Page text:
Snow. Heavy, wet flakes at the border in southern Ukraine, fluttering against the windows while you wait in line at the Romanian checkpoint.
You’re in the back seat of a van, driven by a Romanian plastic-wreath runner. Two women are on the middle bench seat in front of you: the driver’s family maybe, or friends. The relationship isn’t clear, and their English is as good as your Romanian. But you paid them $10 for the ride, and that bridged the gap.
The four of you have been in line for an hour, sitting in the van, creeping forward one carlength at a time. The speed seems to be picking up now, and the three of you in the back all get excited. It will slow down again soon, but you don’t know that yet.
And you don’t know that once you get through to the town of Suceava, you’ll check in to Irene’s Hostel and get to know the Romanian family that owns it. Irene and her husband, whose name sounds like “Chup,” have a baby on the way, and Irene’s younger brother Alex has been helping them run things. Suceava is famous for its painted monasteries, but you will spend your time writing at a table near the window as the snow blasts outside, a peculiarly quiet violence driving it sidelong.
At some point Chup will offer to help you get over to Hungary cheaply by taking one of his friend’s touring buses. You’ll thank him for the option, but suspect a ripoff and ask around. You’ll be right to do so, and a couple of local guys from CouchSurfing will explain a cheaper, faster way to you over Romanian beers. And so after cutting through the country on a train to the western border, your last night in Romania will be in Cluj. You’ll stay there with an energetic firedancer named Ana, eating her homemade pickles and poached eggs with pepper spread before taking an early morning bus to Budapest.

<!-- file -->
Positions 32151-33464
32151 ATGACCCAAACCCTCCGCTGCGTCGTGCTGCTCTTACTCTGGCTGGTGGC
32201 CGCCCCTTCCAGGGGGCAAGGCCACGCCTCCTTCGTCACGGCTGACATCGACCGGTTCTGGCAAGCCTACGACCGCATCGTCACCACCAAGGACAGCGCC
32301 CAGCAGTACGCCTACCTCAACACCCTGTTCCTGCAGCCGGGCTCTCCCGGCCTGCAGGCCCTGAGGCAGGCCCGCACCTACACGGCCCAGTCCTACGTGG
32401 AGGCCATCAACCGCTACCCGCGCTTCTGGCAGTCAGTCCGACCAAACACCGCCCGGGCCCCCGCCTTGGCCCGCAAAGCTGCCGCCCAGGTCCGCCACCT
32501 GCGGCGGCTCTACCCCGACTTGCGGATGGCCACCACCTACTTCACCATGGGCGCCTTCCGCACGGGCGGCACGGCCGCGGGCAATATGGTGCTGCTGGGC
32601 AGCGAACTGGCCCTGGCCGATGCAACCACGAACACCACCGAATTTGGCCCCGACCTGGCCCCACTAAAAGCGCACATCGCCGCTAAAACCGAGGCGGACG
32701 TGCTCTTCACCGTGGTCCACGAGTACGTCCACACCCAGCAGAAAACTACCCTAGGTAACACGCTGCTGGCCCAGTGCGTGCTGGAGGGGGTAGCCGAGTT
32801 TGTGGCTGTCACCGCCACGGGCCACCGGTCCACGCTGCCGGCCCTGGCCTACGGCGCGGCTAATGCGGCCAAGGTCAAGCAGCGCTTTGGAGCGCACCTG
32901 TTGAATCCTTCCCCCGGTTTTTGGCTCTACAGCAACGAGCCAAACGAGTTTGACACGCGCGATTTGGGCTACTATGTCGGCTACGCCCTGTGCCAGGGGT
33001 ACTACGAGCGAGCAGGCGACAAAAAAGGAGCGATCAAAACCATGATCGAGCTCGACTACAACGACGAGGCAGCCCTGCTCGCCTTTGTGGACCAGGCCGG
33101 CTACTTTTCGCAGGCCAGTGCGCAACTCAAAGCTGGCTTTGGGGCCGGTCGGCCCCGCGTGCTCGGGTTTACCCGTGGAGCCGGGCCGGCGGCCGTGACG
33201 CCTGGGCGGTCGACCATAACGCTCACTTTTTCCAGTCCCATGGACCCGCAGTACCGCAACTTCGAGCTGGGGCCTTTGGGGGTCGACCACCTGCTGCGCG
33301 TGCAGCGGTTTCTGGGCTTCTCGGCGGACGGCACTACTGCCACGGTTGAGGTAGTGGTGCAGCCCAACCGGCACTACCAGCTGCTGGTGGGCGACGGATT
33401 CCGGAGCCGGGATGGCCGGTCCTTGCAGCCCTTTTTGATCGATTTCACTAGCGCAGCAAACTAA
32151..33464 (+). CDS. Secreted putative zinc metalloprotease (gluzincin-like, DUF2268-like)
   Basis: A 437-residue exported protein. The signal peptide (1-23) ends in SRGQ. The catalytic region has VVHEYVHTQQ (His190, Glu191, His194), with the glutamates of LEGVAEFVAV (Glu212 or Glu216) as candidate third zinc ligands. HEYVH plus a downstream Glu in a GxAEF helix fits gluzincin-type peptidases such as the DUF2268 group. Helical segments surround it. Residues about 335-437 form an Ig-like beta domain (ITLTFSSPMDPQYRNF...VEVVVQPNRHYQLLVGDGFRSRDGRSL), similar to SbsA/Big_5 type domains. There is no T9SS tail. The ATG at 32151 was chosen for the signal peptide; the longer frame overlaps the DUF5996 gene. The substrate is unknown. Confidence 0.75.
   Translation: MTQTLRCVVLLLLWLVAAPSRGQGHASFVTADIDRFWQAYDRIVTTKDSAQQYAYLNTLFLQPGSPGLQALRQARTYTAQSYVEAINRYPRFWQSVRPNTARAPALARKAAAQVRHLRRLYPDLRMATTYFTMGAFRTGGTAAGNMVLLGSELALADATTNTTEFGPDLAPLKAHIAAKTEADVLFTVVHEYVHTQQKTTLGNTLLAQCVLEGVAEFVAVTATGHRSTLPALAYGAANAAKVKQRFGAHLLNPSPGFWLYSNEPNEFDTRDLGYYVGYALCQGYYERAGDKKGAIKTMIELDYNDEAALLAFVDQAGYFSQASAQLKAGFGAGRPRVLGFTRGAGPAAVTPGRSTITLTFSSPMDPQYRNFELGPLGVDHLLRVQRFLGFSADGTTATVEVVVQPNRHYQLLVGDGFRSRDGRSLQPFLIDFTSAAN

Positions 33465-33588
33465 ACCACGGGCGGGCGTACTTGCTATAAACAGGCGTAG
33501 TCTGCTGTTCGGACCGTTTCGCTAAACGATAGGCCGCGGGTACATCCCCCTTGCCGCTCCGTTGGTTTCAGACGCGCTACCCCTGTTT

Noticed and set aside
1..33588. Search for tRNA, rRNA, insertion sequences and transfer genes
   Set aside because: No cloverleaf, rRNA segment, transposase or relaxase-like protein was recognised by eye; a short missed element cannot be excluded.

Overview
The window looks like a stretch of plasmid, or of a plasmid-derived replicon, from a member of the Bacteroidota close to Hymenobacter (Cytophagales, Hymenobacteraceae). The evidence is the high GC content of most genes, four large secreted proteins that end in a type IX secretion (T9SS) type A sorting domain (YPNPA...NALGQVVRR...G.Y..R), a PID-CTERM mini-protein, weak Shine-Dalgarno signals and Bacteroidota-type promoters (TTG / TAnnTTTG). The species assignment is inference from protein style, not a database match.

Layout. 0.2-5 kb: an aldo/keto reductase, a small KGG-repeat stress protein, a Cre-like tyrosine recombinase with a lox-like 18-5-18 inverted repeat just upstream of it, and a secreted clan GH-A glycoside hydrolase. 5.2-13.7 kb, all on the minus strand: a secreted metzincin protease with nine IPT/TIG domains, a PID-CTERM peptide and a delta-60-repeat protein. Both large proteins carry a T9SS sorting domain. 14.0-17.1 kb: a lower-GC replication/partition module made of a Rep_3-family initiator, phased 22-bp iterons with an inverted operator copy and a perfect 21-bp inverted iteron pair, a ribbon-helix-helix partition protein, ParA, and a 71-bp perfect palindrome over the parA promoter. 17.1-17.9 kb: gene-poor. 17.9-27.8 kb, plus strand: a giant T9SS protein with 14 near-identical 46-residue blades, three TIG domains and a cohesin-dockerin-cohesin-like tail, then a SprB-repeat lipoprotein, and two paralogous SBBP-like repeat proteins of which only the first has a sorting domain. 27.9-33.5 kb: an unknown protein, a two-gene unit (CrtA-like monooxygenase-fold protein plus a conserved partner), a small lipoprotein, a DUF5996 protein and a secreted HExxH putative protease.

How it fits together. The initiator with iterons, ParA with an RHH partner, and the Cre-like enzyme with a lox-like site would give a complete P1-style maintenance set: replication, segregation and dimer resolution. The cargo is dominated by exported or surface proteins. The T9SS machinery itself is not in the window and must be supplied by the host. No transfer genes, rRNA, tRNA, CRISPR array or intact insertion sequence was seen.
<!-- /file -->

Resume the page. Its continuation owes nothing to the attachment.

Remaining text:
Hungary’s capital will remind you of Paris, with its short but magnificent buildings, wide lanes and prominent river. You’ll spend two nights in Budapest walking along the Danube, admiring the crumbling architecture, and taking Europe’s oldest dedicated subway system with your hosts Marco and Janko before they drive you northward to a remote eco-community farm in central Slovakia.
A night of locally grown soup, drumming and overtone singing at the farm will prepare you for the next morning’s train ride to Bratislava, Slovakia. That ghost-town capital of 430,000 invisible people will be among the worst cities you’ve ever seen, with its hangdog emptiness as bold as Budapest’s vibrant Austro-Hungarian aesthetic.
But you don’t know any of that yet. All of it is still ahead of you. First, you have two more hours in the snowy Romanian immigration line. Two more hours eating sweet pastries with three people whose language you do not know, whose relation you do not understand, but whose destiny, at least for now, you share.